The pace of change in the world of professional education makes maintaining the status quo all the more challenging. Learning and development professionals face a barrage of new buzzwords, new technologies, and new techniques that must be mastered just to keep up. Despite doing their best to embrace change, many organizations lag behind academic institutions in the extent to which they have allowed technology to improve training.
Traditional education in the U.S., and especially in the K-12 space, has recently hit an inflection point. With U.S. students lagging behind their peers in other developing countries in all subjects, there has been a call-to-action amongst policy makers, teachers, Silicon Valley start-ups, Fortune 500 companies, and even students to help address the issues at hand. In the past few years there has been a proliferation of advances, fueled by the widespread adoption of technology, which has transformed how our children learn.
There was a time, not long ago, when schools and universities were resistant to altering their teaching methodologies. Even if there was an obvious solution that would help improve student success rates or reduce the cost of training, they were often either against changing or simply too lazy to adopt the solution. Just a couple years ago, my company offered a free license of our learning platform to one of the largest school districts in the U.S., no strings attached. After holding the offer out for months, it didn’t go anywhere because the school district couldn’t agree on which curriculum to put on the platform.
Due to fiscal constraints and competitive pressures, the K-12 and higher educational landscapes are finally changing. We are at the point where schools and universities are required to embrace better technologies and solutions to stay alive, stay relevant, and prove that they help learning outcomes. The academic sector is now outpacing the professional learning industry in its adoption of new technologies and methodologies.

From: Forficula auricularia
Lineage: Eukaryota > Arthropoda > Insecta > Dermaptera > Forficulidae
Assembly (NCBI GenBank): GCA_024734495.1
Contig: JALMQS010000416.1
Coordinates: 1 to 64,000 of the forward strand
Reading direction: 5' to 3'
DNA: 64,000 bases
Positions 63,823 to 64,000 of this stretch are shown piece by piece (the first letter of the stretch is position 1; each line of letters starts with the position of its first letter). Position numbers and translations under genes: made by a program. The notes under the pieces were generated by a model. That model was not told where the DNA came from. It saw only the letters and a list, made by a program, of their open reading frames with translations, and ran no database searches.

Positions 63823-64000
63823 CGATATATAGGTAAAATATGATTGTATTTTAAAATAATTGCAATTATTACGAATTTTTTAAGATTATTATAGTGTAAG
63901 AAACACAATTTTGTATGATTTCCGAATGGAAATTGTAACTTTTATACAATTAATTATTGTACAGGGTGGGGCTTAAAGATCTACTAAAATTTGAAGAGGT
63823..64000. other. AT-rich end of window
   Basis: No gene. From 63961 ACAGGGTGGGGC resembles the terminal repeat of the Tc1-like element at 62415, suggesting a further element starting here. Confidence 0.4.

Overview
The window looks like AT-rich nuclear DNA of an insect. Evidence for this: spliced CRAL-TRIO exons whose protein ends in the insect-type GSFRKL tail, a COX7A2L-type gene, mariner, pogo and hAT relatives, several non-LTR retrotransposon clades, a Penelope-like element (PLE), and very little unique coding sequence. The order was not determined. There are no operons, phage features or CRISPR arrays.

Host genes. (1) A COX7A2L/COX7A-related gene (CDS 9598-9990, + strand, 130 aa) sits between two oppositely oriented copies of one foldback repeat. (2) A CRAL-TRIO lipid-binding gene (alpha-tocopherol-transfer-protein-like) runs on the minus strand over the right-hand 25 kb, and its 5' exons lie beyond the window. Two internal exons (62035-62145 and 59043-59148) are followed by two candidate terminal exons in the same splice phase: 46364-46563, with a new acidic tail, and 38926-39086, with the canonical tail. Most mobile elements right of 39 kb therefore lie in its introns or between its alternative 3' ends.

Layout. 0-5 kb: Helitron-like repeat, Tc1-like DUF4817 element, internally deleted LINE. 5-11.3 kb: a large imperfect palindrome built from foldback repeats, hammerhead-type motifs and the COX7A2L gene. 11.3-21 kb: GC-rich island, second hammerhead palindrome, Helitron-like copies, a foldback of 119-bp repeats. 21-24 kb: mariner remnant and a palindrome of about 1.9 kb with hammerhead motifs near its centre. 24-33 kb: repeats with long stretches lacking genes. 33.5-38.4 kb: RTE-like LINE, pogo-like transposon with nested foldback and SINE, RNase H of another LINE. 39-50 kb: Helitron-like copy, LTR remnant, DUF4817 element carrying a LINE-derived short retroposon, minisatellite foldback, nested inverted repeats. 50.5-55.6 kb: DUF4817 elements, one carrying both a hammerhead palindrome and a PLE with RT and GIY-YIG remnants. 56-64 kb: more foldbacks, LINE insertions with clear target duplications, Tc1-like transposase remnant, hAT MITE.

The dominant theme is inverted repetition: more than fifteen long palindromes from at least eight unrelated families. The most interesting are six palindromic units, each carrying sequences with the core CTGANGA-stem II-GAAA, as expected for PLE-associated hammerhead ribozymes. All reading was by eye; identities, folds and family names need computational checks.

With this paradigm shift, comes and opportunity to pick the best ideas from traditional education and bring them into your organization. Fundamentally, the way someone learns, stays consistent from high school onwards. Here is a list of some of the most relevant trends from the academic environment that have the potential to improve learning and development at a company.
This concept, pioneered by Khan Academy, gives the tools for students to learn at home before coming to school to do the homework and applying the concepts. Students can learn at their own pace with resources that include instructional videos and readings. By using a flipped classroom, time with instructors is best utilized by going over problems and reinforcing concepts rather than lecturing.
Prior to a live training course, offer pre-learning content digitally to all the participants. Depending on the platform, you can start to track strengths and weaknesses based on how people perform on that pre-learning. This allows you to make most use of the live sessions, have a more engaging Q/A period, and focus on improving the specific weaknesses of the participants.
Schools and universities have rolled out online learning platforms that allow students to choose from a library of courses. This technique gives students the flexibility to take the courses where and when they want. The proliferation of MOOCs is one example of this trend in action.
Allow employees to take courses at their own pace. Do not be wedded to the strictly providing live training at set times. Provide a library of training that covers important topics that drive your company’s bottom line, including leadership, management, sales, and product training. Your employees want to learn and improve their skills – give them the resources to do so.
Online learning typically has been one-dimensional with learners engaging only with the material and not with their peers. Now technologies are incorporating more elements of the social networks students use in their personal lives. Learners can now chat with peers, share ideas, ask questions, and also see where they stand compared to the rest of the group.
Effective training is most often an interactive experience. Training should be structured for employees to be able to ask each other for help and best practices on courses and topics that will help drive your company’s bottom line. Allow for experts (department leaders, top performers, etc.) within a company to create and deploy training to their groups through knowledge sharing initiatives. This allows a way for people to share their expertise to and make informal training scalable.
These are just a few examples of how you can bring some of the game-changing ideas from K-12 and Higher Ed to a company. Pay attention to how your kids are learning – borrowing educational methodologies and technologies just might end up a being crucial improvement to the learning and development capabilities of your company.